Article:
I'm a puppet maker with a degree in theatre. A former lighting techie, stage manager and producer. And I like to think that with puppetry, the only limit is your imagination. More...
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As well as having a list of puppet types, I thought it would be a good idea to develop a glossary of regularly used terms relating to puppet building, performance, puppet parts, etc. For instance, a regularly asked question about puppetry is: "what is the name of the wooden handle on marionette/string puppets?" So here I will be adding explanations of terms like that. This list only covers terms used in a variety of ways in puppetry. If you want definitions of actual types of puppetry, head here. What puppetry is is described here.
|Antron fleece ||A special type of fabric (aka the fabric that The Muppets are made from) that is preferred by puppet makers when creating muppet-type puppets. It can be sewn, dyed and is used as ’skin covering’ in most cases. The stitches are hidden very well by the fleece, which is one of the reasons why puppet makers prefer using it. It is manufactured by one company: Georgia Stage, in Georgia, USA. In most cases, antron fleece can be substituted for cheaper fleeces found at local fabrics stores. I discuss where to buy it in Australia here.|
|Cable-control ||A method of operating a puppet by using a wire, thread or elastic (often run through a tubing of some sort), by which pulling the wire/whatever moves the puppet in some way. An easy example of this is Scar’s moving mask in The Lion King musical; the cable runs from the mask ontop of the performer’s head, down his arm, and into a control mechanism in the performer’s hand. Or another example would be ’shoulder puppets’.|
|Controller||Usually referring to the puppet’s control on a marionette, there are many types of controls; on marionettes, there are horizontal or vertical controls. The term can be extended to include control mechanisms for rod puppets (especially when dealing with cable-controlled puppets)|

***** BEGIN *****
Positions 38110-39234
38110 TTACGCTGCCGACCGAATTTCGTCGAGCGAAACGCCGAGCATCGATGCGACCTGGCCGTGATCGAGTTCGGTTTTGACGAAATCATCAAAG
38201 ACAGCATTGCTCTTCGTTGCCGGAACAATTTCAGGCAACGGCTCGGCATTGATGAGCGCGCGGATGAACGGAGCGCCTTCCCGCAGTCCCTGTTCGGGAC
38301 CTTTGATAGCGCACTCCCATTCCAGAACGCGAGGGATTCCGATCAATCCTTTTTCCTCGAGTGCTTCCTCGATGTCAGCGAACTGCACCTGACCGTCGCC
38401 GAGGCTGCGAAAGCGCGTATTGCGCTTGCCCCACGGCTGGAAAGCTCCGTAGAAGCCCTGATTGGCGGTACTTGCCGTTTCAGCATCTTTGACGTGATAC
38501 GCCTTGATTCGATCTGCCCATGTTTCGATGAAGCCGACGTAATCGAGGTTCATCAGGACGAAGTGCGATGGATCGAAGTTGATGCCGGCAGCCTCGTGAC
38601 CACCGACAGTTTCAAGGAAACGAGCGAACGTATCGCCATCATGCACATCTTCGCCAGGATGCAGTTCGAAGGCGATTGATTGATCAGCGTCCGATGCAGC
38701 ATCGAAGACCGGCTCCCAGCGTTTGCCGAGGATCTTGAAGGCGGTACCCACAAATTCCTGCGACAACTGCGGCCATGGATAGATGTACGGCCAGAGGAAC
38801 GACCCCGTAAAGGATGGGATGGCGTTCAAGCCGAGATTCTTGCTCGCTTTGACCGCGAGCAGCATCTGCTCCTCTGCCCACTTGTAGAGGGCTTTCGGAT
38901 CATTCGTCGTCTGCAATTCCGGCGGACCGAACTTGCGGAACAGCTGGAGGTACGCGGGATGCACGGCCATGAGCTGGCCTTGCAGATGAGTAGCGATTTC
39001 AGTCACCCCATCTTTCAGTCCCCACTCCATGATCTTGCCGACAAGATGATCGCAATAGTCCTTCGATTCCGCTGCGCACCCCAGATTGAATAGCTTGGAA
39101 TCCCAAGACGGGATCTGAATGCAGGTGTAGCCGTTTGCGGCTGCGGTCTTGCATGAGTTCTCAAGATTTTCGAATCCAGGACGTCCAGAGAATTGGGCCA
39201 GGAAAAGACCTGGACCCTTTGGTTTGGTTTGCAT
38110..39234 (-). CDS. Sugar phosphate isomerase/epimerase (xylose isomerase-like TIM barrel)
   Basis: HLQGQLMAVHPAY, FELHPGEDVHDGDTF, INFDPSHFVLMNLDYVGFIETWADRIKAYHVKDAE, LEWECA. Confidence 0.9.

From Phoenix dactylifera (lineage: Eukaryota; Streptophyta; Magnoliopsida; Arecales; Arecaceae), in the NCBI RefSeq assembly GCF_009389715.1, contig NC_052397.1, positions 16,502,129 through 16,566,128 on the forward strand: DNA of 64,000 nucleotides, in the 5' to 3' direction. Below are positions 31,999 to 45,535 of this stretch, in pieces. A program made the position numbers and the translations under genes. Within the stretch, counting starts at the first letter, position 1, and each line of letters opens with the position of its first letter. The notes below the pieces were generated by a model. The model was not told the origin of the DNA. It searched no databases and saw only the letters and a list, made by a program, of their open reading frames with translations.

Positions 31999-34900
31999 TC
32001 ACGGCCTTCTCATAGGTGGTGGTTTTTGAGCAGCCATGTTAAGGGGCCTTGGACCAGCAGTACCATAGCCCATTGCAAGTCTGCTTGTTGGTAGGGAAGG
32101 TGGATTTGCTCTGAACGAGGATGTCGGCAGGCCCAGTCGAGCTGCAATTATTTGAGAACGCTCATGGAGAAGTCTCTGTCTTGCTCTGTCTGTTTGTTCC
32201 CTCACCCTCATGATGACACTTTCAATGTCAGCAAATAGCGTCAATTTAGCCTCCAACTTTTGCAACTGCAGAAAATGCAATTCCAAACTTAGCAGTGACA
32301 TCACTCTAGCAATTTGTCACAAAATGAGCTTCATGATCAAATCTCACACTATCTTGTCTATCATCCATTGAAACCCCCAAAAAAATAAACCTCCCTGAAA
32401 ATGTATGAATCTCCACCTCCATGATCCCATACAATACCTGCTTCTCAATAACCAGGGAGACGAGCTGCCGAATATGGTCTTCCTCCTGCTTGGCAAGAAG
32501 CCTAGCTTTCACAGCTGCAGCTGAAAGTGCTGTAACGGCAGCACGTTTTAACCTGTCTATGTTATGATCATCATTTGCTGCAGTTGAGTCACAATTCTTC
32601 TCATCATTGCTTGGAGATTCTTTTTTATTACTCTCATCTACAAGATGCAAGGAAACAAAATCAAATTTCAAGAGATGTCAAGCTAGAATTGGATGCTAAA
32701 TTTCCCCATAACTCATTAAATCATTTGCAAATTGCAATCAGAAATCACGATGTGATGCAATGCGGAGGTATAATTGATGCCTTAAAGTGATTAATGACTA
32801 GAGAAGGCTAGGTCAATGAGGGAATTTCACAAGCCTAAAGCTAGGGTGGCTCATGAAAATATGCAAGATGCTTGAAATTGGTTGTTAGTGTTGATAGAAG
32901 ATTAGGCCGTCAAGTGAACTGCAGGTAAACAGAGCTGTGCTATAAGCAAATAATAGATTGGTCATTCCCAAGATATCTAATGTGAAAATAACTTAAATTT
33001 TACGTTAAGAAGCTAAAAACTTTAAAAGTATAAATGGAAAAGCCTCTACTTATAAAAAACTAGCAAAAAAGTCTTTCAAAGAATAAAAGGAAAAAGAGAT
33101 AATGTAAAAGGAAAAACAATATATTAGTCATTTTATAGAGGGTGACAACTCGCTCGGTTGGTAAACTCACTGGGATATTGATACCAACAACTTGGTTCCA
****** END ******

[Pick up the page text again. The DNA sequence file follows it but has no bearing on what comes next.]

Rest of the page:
|Fish control||A term given to a particular way of building a control on a marionette. It is a vertical control; that is, the control is oriented in a way in which a puppeteer is holding it as one would hold the neck of a bottle.|
|Full body puppet/full bodied puppet ||This term is referencing muppet-type puppets. Most of the time, they do not have legs (hence, are ‘half bodied’). This lack of legs is two-fold: the legs are often not seen on TV shows as false walls (’flats’ in theatrical terminology) hide the puppeteers and would end up hitting them in the head; it’s also very hard to make a muppet-type puppet walk realistically. However, some people do use legs, and the puppets then are called ‘full bodied’. Mostly ventriloquists or street performers use full-bodied puppets, since they are more realistic and don’t require much ‘walking’.|
|Gallows||The name for a marionette stand. Imagine playing hangman: that’s what a gallows looks like. Using a gallows allows puppet makers to string the puppet to the control bars, whilst ensuring that correct balance and weighting occurs.|
|German control|| See ‘fish control’.|
|Glove arm||This refers to muppet-type puppets when (usually for close-ups on TV/film) a glove/human hand is used in order to operate the puppet’s hands/arms. Ie. You get more dexterity and ability to pick items up with a human hand, than with a puppet hand and rod.|
|Half body puppets/half bodied puppets ||See ‘full body puppets’, above.|
|Hand mouth puppets||I’ve never heard any pro puppeteer use this term, but I suspect that if anyone does, it’s because they really mean ‘muppets’ but don’t want to be sued for infringing on a trademarked name. See muppet-type puppets for more info.|
|Horizontal control||A term given to a particular way of building a control on a marionette. A horizontal control is one which is held as if one is pouring liquid out of a bottle.|
|Human arm|| See term, ‘glove arm’|
|Mouth plate||Another name for the mouth of the puppet. This is usually used when referring to muppet-type puppets. The mouth plate is simply a circular piece of material, folded over; much like a paper plate folded in half.|
|Soft foam||Usually refers to full-bodied muppet-type puppets, used for ventriloquism. Instead of having access to the inside of the puppet via a hole at the bottom, as muppet-types do, soft foam puppets used for ventriloquism have holes at the back of the puppet (ie. literally in the small of the back)|
|Vertical control|| See term, ‘fish control’|
Australians may want to buy locally. Where? I explain here.